by Equestriangradstudent

I’m terrible at keeping this up to date. As the quarter comes to a close, I find it harder to get excited about things. Maybe because of all the stupid shit that’s happened recently. I broke both of my helmets and damaged myself. I’m behind on my farrier homework (not that John cares, but I do). My social life is nonexistent. Worst of all, though, is that my sessions with Studly have become stressful and worrying.

He’s such a sweet little horse. Nervous, sensitive, and highly athletic. This has caused a major problem along our path because Ron thinks athletic horses need to be controlled. Before I try to discuss this error in thinking, I want to talk about what happened in the past week. I’m going to try to keep it short, because every detail isn’t crucial and I don’t want to get too angry.

After my last fall, I asked Jen for help. She came in to work with Studly because she couldn’t give me any input without seeing the horse. The first day, Thursday, went well. She lunged Studly to get a feel for him and to give him a chance to get used to her. Because it was in front of the Training One class, she couldn’t just turn him loose and get to know him in turnout. She had to work with him fully tacked.

I felt a bit like a proud parent, watching him lunge so beautifully for a complete stranger. When he was going calmly she started fiddling with his tack and hopping around. Through every step, she remained calm and kept him calm. I was able to sit in the viewing booth and hear some of the comments from the students.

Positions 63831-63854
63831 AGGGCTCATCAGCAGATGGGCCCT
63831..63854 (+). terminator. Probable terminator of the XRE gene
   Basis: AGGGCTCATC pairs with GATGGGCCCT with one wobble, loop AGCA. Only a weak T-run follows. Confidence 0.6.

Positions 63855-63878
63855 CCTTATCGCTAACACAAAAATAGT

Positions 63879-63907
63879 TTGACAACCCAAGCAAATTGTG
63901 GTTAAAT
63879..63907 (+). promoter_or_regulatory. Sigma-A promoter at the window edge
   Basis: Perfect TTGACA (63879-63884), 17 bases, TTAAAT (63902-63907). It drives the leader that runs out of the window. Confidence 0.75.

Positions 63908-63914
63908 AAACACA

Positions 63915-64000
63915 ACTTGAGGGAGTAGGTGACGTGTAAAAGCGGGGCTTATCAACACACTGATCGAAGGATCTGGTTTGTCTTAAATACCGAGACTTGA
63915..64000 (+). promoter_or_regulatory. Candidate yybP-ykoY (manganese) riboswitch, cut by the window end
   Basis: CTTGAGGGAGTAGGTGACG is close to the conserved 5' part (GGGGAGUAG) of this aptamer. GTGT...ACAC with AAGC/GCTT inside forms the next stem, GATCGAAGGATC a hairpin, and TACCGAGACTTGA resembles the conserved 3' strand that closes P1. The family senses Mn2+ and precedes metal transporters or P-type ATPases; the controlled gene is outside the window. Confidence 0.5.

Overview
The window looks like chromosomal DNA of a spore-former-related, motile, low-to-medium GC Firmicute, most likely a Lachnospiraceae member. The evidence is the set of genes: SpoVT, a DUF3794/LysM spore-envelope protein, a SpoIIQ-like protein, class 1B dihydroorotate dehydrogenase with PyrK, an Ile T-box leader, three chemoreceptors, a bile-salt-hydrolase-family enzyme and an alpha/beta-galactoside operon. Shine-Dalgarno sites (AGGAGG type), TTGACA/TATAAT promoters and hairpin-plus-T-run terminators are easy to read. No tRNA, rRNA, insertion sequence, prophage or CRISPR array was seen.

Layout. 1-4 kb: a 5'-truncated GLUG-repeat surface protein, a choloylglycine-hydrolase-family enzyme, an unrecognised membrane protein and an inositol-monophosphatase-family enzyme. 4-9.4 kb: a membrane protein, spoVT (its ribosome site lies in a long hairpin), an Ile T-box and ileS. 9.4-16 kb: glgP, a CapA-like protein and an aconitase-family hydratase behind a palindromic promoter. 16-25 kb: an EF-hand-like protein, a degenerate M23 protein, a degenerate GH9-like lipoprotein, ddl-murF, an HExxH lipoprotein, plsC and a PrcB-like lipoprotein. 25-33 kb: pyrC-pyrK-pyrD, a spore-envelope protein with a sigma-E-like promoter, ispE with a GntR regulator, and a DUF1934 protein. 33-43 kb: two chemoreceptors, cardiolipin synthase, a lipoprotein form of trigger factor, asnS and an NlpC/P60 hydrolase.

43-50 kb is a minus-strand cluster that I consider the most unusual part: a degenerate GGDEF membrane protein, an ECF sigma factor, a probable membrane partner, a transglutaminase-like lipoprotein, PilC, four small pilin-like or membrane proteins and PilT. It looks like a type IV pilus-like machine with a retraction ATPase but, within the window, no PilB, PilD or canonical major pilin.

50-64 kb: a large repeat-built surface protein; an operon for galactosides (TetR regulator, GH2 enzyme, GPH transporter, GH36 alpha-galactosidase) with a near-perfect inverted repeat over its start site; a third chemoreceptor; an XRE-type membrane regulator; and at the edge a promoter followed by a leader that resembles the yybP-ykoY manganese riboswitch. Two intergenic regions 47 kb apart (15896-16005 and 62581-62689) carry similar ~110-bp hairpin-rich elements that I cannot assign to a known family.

Frankly, they made me a bit sick. These kids know nothing about horse training. Okay, that may not be a fair statement. The kids who were commenting know nothing about horse training. They expected Jen to just hop on and ride, because that’s what Ron had been having me do. They couldn’t see Studly’s reactions to Jen. They couldn’t feel his tension build and subside with each thing she did. Granted, they haven’t been in the arena with him, but it was so obvious to me. The comments they made about her taking too long, playing it safe, being too careful were probably the reason I had gotten hurt.

The next day was terrible. Ron decided to throw his weight around and told Jen how to work the horse. Studly was a nervous wreck by the time I took him back to his stall. Monday was the same deal, though Jen was less willing to do what Ron said. Once he realized that, he spent the hour telling the students why women don’t make good trainers and completely ignored what was happening in the arena. Jen decided that she wasn’t going to involve herself further because she couldn’t help if Ron was dictating her moves.

That left me alone on Tuesday with no help and no plan. I had a vague idea of what I wanted to do but I knew Ron wouldn’t allow it. As soon as I walked through the gate, Ron jumped on the microphone and confirmed my fear. The session went horribly and I felt like an abusive asshole. Studly wanted to trust me, was relieved to be back with a familiar person, and I had to push and shove him around like a schoolyard bully. To his credit, he stayed right at my shoulder. Unfortunately, it was out of fear rather than trust. Several times, I apologized to him (lucky for me, they can’t hear me talking in the arena), explaining and wishing he could understand my words.

I understand what Ron was trying to achieve, but I don’t agree with it. Trying to control a thousand-pound animal with fear is a tricky thing. I could feel Studly starting to look for an opening, a way to make everything stop. Why would anyone want to take that chance when they can build a foundation of trust and never give their horse reason to question them? Everything was going so much smoother when he looked to me to gauge my reaction instead of looking away for an easier, less painful route. Control only works when you’ve got it. Once the horse is gone, good luck. I’m just afraid that I’m pushing Studly to that point.